Tom Jawetz, vice president for Immigration Policy at American Progress, testified before a field hearing on immigration reform and border security in Philadelphia on February 11, 2019.
The process that has allowed nearly 323,000 young immigrants to apply to renew their DACA since courts reopened the process last year still stands, although its future remains uncertain.
Mexico’s immigration policies fail to address the needs of returnees and Central American migrants.
Children, particularly those of school age, have experienced pain and trauma as a result of Trump’s rhetoric and the immigration policies it begets.
If DACA ends, recipients across the country will be at risk of losing their access to driver’s licenses, affordable higher education, and occupational licenses—but states can help protect them.
The eight state attorneys general and two governors suing to terminate DACA are not considering the negative consequences of their efforts on their respective states.
A survey of DACA beneficiaries finds the program has had an outsize effect on participants, their families, and the U.S. economy as a whole—even as recipients face uncertainty about the future.
A nationwide injunction could spell the end of the DACA program that protects young immigrants.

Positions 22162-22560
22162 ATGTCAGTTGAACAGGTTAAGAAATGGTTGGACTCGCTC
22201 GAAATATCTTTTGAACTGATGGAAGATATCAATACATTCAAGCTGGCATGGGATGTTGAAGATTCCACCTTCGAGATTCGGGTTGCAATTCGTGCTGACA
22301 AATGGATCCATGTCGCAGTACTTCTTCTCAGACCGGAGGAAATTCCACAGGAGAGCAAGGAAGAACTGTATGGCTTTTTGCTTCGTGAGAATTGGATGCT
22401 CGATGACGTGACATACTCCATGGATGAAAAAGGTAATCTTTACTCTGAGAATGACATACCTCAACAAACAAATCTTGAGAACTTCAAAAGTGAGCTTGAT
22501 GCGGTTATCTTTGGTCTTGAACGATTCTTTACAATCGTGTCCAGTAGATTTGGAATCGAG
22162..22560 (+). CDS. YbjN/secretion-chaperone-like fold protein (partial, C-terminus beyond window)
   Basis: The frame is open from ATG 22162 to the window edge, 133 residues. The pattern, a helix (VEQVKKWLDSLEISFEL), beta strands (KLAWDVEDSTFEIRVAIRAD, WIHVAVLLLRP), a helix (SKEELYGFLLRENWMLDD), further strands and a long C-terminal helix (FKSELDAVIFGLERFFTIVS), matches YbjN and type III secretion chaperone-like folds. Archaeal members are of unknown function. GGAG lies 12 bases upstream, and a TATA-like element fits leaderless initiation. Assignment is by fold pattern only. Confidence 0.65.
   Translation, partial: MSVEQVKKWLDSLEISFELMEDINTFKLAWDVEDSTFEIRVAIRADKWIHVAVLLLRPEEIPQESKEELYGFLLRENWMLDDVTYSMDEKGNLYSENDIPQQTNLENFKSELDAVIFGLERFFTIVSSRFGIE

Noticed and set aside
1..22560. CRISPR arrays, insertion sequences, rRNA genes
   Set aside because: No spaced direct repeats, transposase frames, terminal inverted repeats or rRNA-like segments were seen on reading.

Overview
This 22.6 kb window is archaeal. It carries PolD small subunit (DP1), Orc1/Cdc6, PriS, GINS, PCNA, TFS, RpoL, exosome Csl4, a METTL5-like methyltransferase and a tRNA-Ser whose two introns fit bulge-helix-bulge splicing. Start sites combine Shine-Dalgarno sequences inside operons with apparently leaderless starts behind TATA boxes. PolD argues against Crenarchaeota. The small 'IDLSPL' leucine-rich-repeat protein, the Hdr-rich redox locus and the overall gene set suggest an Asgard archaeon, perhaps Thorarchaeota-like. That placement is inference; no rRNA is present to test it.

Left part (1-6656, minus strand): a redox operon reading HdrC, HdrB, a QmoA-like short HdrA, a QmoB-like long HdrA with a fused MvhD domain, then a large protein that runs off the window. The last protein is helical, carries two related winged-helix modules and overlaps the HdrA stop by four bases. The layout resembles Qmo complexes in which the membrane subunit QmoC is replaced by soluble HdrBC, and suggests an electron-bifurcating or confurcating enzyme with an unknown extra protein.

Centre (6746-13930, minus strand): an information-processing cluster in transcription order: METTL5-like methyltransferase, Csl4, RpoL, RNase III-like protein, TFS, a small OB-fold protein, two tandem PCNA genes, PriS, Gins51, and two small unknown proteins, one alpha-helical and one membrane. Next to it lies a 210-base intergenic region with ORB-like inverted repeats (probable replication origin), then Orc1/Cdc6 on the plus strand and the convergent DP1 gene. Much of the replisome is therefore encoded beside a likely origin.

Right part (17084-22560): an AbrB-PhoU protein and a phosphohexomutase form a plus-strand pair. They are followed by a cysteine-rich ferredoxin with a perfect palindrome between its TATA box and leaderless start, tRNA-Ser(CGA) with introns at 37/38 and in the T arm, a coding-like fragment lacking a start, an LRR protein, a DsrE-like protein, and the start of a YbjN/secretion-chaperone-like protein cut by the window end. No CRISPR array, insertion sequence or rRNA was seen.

The Securing America’s Future Act and the Border Security and Immigration Reform Act would slash protections for women and children.
Interviews with law students and lawyers with DACA lend insight into policy prescriptions that can support them as they pursue their careers.
Rather than protect Dreamers, the Securing America’s Future Act proposes a litany of restrictive, anti-immigrant measures that would radically reshape the face of the nation.
The attorneys general leading the charge to terminate DACA should think twice about the negative consequences to their respective states.
Increased immigration enforcement under the Trump administration is disrupting learning and stability in schools.
New USCIS data show that more people are applying for and receiving DACA renewals, but USCIS and advocates can do more to make sure Dreamers are protected.
Many Dreamers remain unable to access DACA today, and many DACA recipients still may lose or experience lapses in protection in the months ahead, making them vulnerable to detention and deportation.